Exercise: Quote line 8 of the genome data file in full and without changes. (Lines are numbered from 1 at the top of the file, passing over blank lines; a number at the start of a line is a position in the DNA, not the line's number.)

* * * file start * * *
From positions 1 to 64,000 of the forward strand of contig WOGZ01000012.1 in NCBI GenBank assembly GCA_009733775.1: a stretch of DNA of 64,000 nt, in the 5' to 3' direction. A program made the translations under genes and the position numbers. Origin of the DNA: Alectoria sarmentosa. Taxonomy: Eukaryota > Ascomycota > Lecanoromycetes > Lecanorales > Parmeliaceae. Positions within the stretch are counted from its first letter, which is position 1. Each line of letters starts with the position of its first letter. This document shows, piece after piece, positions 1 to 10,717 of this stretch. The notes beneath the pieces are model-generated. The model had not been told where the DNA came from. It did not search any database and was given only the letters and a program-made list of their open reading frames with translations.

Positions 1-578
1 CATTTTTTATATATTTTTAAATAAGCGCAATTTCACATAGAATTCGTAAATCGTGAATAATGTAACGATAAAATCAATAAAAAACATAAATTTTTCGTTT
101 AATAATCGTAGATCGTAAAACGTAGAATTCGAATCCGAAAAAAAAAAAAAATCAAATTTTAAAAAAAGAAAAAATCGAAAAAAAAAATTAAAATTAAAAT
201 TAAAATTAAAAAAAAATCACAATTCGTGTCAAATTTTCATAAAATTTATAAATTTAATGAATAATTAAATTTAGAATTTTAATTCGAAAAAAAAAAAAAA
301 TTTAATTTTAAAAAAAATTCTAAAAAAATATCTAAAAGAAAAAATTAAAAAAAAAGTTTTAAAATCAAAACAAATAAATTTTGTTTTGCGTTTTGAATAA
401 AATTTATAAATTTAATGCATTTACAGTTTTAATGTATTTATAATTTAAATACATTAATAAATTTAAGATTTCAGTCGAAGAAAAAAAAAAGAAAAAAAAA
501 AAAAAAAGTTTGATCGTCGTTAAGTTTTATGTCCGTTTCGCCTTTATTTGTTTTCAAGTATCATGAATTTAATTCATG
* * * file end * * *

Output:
501 AAAAAAAGTTTGATCGTCGTTAAGTTTTATGTCCGTTTCGCCTTTATTTGTTTTCAAGTATCATGAATTTAATTCATG